that can help restaurants incorporate more healthy choices into children’s meals.
“The show size was bigger this year, but the buzz on the floor was very exciting and much more positive than prior years,” Patronski said. “The show looked alive and was vibrant with new ideas and new products.”
Tech Is King
In the North Hall, the bustle of the Technology Pavilion reflected the growing influence of social-media, digital, and mobile technology on the industry. Vendors of digital scheduling systems, point-of-sale systems, digital menus, and e-everything vied for attendees’ attention in the crowded aisles. PeopleMatter, a Charleston, S.C.-based company that sells a paperless human-resources platform, commanded on of the larger booths and featured a swarm of employees in t-shirts emblazoned with the slogan “Paper is so 2011.”
OpenTable, the San Francisco-based online and mobile reservation-management system, is an NRA Show veteran (by technology-company standards), having exhibited for the past seven years. Brandon Bidlack, OpenTable senior director of restaurant marketing, said he’s seen the Technology Pavilion evolve in both size and focus. “In the early days, you’d see companies like ours alongside a new kind of toilet. We were all lumped together and it was a little bit all over the place,” he said. “Now, the whole industry is taking a more sophisticated approach to technology, and you see a lot more focus on it at the show.”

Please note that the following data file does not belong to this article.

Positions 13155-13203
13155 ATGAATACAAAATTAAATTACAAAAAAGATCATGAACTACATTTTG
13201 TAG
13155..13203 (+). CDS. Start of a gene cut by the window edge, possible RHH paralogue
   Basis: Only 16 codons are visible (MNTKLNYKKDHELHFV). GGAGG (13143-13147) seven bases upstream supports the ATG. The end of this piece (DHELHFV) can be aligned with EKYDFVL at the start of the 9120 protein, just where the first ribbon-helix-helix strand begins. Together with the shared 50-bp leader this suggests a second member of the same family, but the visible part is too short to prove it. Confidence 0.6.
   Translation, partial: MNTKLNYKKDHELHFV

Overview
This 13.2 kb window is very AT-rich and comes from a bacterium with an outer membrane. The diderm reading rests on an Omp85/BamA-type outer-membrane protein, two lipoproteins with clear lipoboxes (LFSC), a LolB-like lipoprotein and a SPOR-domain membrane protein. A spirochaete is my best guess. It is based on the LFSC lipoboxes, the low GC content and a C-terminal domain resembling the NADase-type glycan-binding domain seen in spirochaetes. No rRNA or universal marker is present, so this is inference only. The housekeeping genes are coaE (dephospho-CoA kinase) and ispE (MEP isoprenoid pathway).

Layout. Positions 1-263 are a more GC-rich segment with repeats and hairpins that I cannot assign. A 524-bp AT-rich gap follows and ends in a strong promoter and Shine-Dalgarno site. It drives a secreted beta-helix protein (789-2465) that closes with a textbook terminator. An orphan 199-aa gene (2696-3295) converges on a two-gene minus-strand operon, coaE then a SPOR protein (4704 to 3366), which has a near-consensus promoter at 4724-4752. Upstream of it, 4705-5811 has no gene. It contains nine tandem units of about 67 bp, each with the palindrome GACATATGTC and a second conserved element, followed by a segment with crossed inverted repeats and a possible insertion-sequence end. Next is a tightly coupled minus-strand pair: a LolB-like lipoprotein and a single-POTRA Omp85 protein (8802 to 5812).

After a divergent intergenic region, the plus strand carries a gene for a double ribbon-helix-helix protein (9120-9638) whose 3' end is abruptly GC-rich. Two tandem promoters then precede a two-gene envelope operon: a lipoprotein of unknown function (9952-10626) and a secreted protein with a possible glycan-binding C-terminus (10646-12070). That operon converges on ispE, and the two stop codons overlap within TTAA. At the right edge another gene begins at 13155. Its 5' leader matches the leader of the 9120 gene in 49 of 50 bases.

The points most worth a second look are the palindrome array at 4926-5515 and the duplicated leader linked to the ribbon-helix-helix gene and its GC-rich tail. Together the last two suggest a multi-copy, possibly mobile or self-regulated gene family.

In addition to the increased number of exhibitors, 11 of the show’s 70 education sessions focused on technology. Because the Technology Pavilion this year included education space, as well as tables and chairs for networking, sessions were held right on the show floor - integrating education into the show experience more effectively. Patronski said: “It’s all about engaging the attendee.”
Vendors used technology to engage attendees in both fun and strategic ways. At the massive, 3,500-square-foot booth for Hobart–An ITW Food Equipment Group Company, mounted iPads and a new show app allowed customers to print spec sheets on demand. “It’s putting information right at the customers’ fingertips,” explained Joyce Grooms, Hobart’s manager of trade marketing. “It’s all customized, so they print only what they need, and we provide a more personalized experience.”
At Louisiana-based Community Coffee’s booth, employees offered attendees an iPad-based coffee and tea personality quiz. “This is our first show,” said Blair Broussard, marketing and communications manager, “and we thought it was a fun way to introduce ourselves to people.”